Warning

 

Close

Confirm Action

Are you sure you wish to do this?

Confirm Cancel
Member Login
Posted: 9/20/2005 6:20:33 PM EDT
The LMT attachable sight has elevation but the LaRue and the Troy don't, so I'm wondering what the zero would be using these sights. I realize different ammo would give a different zero, and I suppoe rifle twist would matter too. So this is an open question concerning how these sights work as stand alones.

I'm uncertain which sight I'm going to get for my A3 upper. I'm leaning towards the LaRue. This upper is the SDI mid-length 1/7 twist 16" barrel currently offered by Talon Arms. I'll probably be shooting Federal Eagle and Winchester White Box, along with surplus stuff. This will be my first AR.

GL

+++ money order sent for a Bronze membership - cuz I want access to the archive +++
Link Posted: 9/20/2005 6:37:27 PM EDT
[Last Edit: 9/20/2005 6:37:53 PM EDT by Combat_Jack]
You adjust the height of the front sight to adjust elevation.

I prefer flip sights, so I would get the Troy. YMMV.
Link Posted: 9/20/2005 6:42:34 PM EDT
Thanks. Shows what I know. I thought the LMT had elevation adjustment, and that was an advantage with it over the LaRue. I've also read both Troy and LaRue reviewers saying "this is a back up sight so elevation is an unnecessary addition."

GL
Link Posted: 9/23/2005 8:04:29 AM EDT
The zero is adjusted with the front sight post. The elevation wheel on the rear is for adjusting for range once you have it zeroed. But the .223 shoots flat enough that if you zero at 50yds you're within about 1.5" of POA out to about 250yds, which is plenty far enough for a backup sight. Or for a primary sight for most uses. Unless you're going to shoot 300+ yds often, you won't miss the wheel.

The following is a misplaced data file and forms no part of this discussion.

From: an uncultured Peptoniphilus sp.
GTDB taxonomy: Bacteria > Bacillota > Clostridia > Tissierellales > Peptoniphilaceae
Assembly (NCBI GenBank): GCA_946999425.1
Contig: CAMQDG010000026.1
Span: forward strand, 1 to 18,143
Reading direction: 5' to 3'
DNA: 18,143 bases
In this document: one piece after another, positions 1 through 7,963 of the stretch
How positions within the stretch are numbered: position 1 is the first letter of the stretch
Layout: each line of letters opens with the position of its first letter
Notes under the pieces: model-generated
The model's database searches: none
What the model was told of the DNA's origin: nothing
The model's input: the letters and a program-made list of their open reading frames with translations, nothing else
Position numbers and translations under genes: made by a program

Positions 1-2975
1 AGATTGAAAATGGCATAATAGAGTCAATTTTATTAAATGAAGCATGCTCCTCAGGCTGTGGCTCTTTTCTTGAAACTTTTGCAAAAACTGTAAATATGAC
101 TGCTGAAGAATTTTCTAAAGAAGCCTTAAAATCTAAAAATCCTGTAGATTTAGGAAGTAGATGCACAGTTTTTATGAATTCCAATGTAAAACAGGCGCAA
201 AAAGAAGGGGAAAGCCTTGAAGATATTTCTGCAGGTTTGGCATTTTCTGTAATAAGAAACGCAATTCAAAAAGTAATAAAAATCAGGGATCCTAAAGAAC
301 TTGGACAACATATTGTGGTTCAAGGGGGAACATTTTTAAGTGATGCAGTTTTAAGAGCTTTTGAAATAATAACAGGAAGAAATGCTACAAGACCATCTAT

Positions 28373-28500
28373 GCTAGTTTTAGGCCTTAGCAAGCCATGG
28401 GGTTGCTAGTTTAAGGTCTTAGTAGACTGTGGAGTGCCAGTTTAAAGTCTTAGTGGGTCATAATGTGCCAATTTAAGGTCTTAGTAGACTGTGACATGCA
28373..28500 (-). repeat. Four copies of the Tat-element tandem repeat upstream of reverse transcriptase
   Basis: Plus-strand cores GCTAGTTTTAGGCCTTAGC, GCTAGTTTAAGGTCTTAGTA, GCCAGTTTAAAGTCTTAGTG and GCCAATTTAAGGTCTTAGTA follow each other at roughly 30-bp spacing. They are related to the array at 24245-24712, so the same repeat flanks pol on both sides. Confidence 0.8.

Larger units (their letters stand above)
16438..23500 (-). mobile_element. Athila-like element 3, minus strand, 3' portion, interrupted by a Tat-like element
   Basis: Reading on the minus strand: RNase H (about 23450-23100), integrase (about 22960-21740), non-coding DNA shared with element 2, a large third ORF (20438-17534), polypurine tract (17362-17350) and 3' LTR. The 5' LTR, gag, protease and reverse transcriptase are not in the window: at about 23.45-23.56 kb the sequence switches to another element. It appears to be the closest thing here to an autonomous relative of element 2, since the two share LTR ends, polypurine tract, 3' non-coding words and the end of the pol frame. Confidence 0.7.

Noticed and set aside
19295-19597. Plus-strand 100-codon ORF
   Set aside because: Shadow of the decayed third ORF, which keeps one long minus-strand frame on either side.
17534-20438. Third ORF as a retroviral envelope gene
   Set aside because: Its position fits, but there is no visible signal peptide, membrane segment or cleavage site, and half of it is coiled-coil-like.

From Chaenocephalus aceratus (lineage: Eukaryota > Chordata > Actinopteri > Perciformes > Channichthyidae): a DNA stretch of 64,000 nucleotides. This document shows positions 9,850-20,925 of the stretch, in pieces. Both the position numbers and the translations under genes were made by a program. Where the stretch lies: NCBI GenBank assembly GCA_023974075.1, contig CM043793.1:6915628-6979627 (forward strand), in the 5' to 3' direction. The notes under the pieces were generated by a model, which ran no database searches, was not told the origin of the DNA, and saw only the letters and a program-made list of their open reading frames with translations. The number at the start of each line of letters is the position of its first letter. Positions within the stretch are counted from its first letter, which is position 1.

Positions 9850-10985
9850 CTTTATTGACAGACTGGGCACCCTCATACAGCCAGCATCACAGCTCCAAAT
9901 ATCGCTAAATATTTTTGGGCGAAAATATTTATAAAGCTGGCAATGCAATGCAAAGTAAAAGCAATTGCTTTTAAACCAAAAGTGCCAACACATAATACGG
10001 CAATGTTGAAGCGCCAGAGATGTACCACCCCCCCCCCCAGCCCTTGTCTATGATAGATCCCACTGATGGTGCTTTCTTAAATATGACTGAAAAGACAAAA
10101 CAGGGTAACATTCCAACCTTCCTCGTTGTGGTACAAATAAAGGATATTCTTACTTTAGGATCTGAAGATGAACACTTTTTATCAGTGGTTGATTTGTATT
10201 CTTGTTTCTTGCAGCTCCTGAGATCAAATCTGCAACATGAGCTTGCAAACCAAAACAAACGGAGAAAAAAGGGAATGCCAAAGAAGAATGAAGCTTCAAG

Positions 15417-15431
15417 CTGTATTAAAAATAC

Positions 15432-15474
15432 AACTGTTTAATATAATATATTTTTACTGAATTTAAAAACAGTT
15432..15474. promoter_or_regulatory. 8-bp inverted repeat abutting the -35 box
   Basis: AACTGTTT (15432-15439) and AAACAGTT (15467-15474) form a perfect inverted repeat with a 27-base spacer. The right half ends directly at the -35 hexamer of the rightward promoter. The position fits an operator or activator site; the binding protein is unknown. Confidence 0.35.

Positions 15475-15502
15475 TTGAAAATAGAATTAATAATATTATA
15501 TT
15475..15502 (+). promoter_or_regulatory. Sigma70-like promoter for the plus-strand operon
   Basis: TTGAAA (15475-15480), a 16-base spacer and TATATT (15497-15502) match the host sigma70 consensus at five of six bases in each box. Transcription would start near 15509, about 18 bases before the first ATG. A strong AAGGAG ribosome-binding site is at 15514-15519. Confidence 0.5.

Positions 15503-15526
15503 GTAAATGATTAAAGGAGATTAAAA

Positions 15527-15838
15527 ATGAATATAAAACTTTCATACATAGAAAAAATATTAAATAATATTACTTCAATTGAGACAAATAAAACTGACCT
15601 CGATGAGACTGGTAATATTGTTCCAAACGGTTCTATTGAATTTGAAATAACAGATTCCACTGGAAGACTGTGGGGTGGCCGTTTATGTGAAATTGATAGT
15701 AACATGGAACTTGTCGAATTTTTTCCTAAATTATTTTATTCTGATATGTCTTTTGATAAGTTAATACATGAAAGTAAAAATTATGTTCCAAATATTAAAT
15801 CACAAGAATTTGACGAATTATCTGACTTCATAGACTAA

Link Posted: 9/23/2005 8:07:20 AM EDT
Link Posted: 9/23/2005 8:54:16 AM EDT
I went with a Troy on my SDI Midlength 1/7. I like it quite a bit, plus it folds down and out of the way for when my aimpoint is being used.

Like everyone else has said, adjust the front post for elevation. You can use a bullet tip and leatherman to adjust it, or there is a handy little tool out there that makes it alot quicker and easier.
Link Posted: 9/23/2005 11:11:10 AM EDT
[Last Edit: 9/23/2005 11:11:42 AM EDT by GunLogic]
Thanks everyone. I'm understanding better now. I found a copy of TM 9-1005-249-10, the operator's manual for the M16 and M16A1 that I bought at a gunshow years ago. It shows there that those models had a rear sight with two apertures for range (page 2-16). The unmarked aperture was for targets from 0-300 meters and the aperture marked L was for 300-400 meters. The low light level system on the next page indicates that the apertures of that different system have different functions: one being simply a low light ghost ring style and the other to be used for normal conditions.